backtop


Print 31 comment(s) - last by overlandpark4m.. on Jun 17 at 11:27 PM

Customers may have their homes raided if illegal content is downloaded on their connection

From assisting with anti-piracy programs to throttling "overactive" users' cable internet connections to attacking customers' access to Netflix, Inc.'s (NFLX) streaming video service, Comcast Corp. (CMCSA) has received a fair amount of criticism in recent years.   Now it's launching a nationwide effort that is either praise-worthy or diabolical depending on your perspective.

First piloted in the Pennsylvania, New Jersey, Northern Virginia, and the Greater Washington, DC metro area regions, the program turns customers' routers into quasi-public Wi-Fi access points.

While only open to subscribers, and requiring a password-authenticated connection, Comcast subscribers can now access a portion of their neighbor's bandwidth.  Comments an Xfinity spokesperson:

Comcast’s newest Wireless Gateway broadcasts two Wi-Fi signals.  By default, one is securely configured for the private use of the home subscriber. The second is a neighborhood 'xfinitywifi' network signal that can be shared. This creates an extension of the Xfinity Wi-Fi network and will allow visiting Xfinity Internet subscribers to sign in and connect using their own usernames and passwords.

Customers can opt out by refusing Comcast's special "Gateway" and buying their own cable modems/routers.  Alarmingly, though, Comcast reportedly will not give any special warning (say a mailed noticed) to customers with its Gateways before turning their devices into public access points.

Comcast
The feel-good message of the Comcast quasi-public WiFi bid is dampened by legal liability.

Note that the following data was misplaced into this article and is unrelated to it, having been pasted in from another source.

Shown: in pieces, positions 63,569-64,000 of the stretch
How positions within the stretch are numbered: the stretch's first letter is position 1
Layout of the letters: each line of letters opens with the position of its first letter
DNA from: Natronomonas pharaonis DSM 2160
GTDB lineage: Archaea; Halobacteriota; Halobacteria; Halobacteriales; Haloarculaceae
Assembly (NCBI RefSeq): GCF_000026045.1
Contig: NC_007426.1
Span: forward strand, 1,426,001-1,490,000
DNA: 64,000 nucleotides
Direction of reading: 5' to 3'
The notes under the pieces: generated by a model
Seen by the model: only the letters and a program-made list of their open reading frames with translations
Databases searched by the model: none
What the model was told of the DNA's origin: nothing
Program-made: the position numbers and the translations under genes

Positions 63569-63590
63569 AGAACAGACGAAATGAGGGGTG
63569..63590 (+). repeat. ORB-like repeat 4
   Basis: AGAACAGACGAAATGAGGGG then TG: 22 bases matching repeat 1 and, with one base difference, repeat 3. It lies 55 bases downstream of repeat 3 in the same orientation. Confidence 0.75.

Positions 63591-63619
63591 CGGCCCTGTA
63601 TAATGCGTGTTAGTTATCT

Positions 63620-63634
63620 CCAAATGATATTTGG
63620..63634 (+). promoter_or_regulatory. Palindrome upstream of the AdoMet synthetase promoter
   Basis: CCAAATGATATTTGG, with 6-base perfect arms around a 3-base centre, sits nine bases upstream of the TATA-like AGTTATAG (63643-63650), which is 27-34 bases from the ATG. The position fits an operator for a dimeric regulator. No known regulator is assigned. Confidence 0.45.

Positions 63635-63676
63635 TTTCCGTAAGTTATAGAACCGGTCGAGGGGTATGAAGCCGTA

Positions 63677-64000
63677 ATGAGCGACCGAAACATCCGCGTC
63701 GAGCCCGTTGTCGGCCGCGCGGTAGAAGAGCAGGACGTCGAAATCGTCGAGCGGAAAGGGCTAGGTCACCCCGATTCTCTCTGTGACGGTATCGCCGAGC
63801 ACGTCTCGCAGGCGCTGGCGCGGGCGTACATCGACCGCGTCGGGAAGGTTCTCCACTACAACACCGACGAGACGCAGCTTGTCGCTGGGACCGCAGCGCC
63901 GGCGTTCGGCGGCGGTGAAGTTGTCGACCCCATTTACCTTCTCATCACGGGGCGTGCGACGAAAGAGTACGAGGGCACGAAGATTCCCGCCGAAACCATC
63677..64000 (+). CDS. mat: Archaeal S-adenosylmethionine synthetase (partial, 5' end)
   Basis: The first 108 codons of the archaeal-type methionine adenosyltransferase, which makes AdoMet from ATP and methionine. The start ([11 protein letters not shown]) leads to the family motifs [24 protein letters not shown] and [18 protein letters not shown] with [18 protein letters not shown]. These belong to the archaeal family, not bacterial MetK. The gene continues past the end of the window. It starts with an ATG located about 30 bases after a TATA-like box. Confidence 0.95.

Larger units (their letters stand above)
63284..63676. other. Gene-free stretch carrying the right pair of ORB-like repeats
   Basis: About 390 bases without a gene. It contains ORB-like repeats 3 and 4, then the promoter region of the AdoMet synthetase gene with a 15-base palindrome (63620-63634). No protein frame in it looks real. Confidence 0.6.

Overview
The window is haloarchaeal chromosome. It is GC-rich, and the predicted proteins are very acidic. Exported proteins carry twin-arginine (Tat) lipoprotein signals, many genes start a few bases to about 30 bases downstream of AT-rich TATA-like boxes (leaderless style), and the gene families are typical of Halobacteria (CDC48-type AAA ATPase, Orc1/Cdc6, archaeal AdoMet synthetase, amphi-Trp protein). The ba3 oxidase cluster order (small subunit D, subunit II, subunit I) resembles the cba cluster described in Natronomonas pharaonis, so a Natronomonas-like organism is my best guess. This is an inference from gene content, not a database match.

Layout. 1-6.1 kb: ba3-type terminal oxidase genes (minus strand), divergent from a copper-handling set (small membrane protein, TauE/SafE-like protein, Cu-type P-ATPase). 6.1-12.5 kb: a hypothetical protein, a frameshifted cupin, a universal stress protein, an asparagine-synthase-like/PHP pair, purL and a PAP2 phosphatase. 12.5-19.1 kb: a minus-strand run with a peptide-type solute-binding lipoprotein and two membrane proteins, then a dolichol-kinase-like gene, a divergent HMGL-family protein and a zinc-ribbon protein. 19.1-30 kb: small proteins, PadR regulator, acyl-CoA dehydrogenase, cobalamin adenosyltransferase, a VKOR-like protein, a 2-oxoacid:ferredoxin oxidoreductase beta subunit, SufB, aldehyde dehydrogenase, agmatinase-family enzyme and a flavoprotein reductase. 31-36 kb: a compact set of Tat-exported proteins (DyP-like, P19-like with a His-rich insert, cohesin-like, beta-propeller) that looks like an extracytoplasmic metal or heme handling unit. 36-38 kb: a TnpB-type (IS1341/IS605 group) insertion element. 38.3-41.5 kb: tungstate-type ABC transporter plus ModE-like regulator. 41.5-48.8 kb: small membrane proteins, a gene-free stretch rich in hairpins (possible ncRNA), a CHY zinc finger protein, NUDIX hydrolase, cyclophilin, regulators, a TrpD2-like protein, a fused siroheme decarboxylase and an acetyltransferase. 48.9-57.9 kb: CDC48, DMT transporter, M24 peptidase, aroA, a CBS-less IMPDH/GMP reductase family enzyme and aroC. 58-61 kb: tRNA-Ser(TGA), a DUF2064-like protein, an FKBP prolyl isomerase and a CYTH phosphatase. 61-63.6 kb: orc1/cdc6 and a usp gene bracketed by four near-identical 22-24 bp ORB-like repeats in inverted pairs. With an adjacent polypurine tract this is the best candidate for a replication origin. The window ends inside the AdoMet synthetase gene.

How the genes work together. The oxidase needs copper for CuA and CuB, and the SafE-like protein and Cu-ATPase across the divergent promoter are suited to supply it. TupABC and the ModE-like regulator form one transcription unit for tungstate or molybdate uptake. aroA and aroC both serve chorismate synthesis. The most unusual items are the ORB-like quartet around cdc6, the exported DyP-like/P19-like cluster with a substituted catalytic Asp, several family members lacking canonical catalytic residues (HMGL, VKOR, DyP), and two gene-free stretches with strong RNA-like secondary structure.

While the idea of universal access to Comcast (whose network is fairly ubiquitous due to the weakly competitive American internet market) is an appealing one, customers willing to give up a chunk of their bandwidth for the greater good may want to pause until more details emerge.  So far it's unclear how Comcast is implementing the separate signals, and whether traffic will be logged as a single IP address.

In the past agencies like the U.S. Immigration and Customs Enforcement have shown a proclivity to raid homes first and ask questions later, when it comes to investigation of child pornography, hacking, or other computer crimes.  As criminals often use public access points, this sounds like a nightmare for a homeowner.

Imagine someone connects to your network and downloads illegal materials.  Now your IP address -- and by proxy your home -- have been linked to that investigation.  While you may eventually be vindicated, it may take federal agents months after ripping through your house to realize it was not you but one of possibly hundreds of "guest" Comcast users (or someone with one of their passwords) who accessed the network.

Thus think twice before you accept Comcast's new "open" network.

Sources: Comcast, ArsTechnica



Comments     Threshold


This article is over a month old, voting and posting comments is disabled

By overlandpark4me on 6/17/2013 11:27:49 PM , Rating: 2
Can you imagine how they will use this "feature" from the embarrassment Comcast. Wait for it. Also, I figure I'll just whip out the laptop, and start downloading pirated movies and music on the other connection.




"I modded down, down, down, and the flames went higher." -- Sven Olsen














botimage
Copyright 2014 DailyTech LLC. - RSS Feed | Advertise | About Us | Ethics | FAQ | Terms, Conditions & Privacy Information | Kristopher Kubicki